Such a Perfect Day
September 17, 2007
Listened to the show Saturday and it was not bad. First show of the season, the one with the street dance after, and the meatloaf dinner. It was such a perfect day, too, somewhere in the mid-sixties, not too warm, cool enough for a light jacket, and sun enough to make you smile. I'd spent the day running errands. Stopped by the post office and the bank deposit box, the gas station for a paper (and one of those amazing M&M cookies I tend to eat in the car on my way home so I don't have to share it with anyone) and over to the Charlie's for a bottle of white wine and to the market for some fresh burger and a slab of cheddar cheese and some tater tots and celery salt and soup.
Yes, the first show of the season is pretty much the first day of autumn as far as I see it. Time for comfort food and candles, the big search for the rakes and hosing down the lawn chairs before I help Mr. Sundberg stack them up high in the rafters of the garage (there's a story for another day). Time to dig out the boxes (two, this year) of coats and hats and mittens and see who can wear what and who is willing to wear what and what I need to pick up next time there's a sale at the mall. And it's time to get going on the wood. There's enough cut to get us to mid-January, I'm guessing, and winter often goes into April. Time for a campfire or two, and lap blankets, and stocking up on candy corn and bread cubes and cranberries, and time for apple pie.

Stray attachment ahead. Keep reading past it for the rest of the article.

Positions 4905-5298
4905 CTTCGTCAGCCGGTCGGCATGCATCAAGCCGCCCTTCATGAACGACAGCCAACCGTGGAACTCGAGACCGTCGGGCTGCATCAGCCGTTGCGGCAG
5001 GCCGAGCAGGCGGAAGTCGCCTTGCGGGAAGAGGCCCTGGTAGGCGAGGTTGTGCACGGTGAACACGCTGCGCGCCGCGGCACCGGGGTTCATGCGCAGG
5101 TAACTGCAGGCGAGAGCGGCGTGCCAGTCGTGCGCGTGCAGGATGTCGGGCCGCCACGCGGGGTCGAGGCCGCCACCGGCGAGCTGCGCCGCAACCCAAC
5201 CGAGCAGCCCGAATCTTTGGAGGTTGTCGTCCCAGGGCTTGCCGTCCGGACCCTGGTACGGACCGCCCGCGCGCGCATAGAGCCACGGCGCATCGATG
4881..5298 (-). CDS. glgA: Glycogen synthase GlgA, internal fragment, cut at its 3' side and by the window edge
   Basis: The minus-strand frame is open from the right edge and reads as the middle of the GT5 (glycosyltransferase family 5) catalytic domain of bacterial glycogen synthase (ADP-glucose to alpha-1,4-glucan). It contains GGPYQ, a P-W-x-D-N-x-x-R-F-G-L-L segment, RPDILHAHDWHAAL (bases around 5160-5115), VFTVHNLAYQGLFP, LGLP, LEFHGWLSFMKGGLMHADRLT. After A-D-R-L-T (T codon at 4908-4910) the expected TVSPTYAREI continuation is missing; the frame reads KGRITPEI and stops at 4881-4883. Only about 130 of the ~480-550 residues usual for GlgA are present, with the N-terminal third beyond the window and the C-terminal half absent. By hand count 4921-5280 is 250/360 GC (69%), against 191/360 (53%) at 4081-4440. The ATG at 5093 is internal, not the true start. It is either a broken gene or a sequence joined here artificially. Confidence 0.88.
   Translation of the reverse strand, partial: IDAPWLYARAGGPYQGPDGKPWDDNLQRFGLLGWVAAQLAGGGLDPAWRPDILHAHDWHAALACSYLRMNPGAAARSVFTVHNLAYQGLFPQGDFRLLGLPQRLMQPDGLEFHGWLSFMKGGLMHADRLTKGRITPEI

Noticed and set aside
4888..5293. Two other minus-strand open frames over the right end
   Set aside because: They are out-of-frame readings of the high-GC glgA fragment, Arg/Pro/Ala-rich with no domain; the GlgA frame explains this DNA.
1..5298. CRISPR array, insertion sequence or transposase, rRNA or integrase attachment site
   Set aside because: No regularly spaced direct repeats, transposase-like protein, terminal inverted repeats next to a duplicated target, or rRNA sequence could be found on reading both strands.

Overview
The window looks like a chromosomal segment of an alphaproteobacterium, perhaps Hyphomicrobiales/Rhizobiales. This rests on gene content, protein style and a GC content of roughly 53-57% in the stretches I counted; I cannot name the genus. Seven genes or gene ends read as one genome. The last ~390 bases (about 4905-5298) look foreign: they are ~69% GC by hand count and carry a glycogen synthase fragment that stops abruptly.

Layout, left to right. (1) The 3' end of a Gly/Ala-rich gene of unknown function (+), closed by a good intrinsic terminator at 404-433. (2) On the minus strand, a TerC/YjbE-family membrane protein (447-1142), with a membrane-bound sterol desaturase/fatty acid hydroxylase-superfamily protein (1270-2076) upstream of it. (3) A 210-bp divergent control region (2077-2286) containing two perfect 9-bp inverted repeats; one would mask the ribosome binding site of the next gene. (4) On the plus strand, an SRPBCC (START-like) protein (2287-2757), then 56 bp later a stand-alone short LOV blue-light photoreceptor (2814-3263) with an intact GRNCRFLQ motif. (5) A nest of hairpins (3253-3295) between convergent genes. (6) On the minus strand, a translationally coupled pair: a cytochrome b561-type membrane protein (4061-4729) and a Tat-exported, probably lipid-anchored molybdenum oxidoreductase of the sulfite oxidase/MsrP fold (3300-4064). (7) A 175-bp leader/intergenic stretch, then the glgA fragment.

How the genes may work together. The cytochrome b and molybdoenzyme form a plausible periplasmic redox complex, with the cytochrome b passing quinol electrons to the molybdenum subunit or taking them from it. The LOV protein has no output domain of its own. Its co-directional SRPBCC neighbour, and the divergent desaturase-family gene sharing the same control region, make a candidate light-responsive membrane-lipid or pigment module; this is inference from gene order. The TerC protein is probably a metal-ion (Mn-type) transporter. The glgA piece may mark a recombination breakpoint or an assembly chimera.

So anyway, I got home an hour before the show started up, so I poured myself a glass of wine and went straight to work. I mixed up a pan of meatloaf surprise, the surprise being cheddar cheese and bacon this time around. Made a tater tot hotdish, Mr. Sundberg's favorite, and some creamed corn casserole and a batch of homemade rolls. (My grandmother's recipe. She called 'em "buns." I prefer "rolls." Not sure why.) I made some green bean hotdish for the kids, and sprinkled a whole can of fried onions on top, and threw together an apple cobbler for dessert.
Mr. Sundberg came in from cutting wood and took a quick shower and offered to whip the cream for the cobbler, which he did. The kids finished stacking wood and they came piling in, leaves in their hair and red-cheeked and laughing about who worked the hardest. And just as Mr. Keillor said, "Well, it's been a quiet week in Lake Wobegon…", the kids took their seats and I placed in the center of the table a fine and bubbling tater tot hotdish, complete with two cans of cream of celery soup and a bit of cheese.
We ate quietly, listening, while a breeze blew in through the window I cracked open to cool the kitchen down. It was one of those evenings, a perfect stretch of hours on a September Saturday, and we were in for the night after one busy day. The food was hot and we all had stories to tell after Mr. Keillor finished his, and the cobbler was gone before the sun went down. Wish I could bottle a day like that, keep it up on the shelf for sometime in December, when things feel a bit dark and I could use a little light from an autumn day, the first day of autumn, far as I'm concerned.
1/2 cup sugar
1/2 cup oil
3/4 cup pumpkin puree
1 1/2 cups flour
1 t baking powder
1 t baking soda
1 t cinnamon
1/2 cup raisins (optional)
1/2 cup nuts (optional)
Beat together sugar, oil, pumpkin and eggs.
Add flour, baking powder, baking soda and cinnamon.
Fold together just enough to moisten the dry ingredients.
Stir in raisins and/or nuts. Pour into a greased 9 x 5" loaf pan.
Bake at 350 for one hour or until a toothpick inserted in the center comes out clean.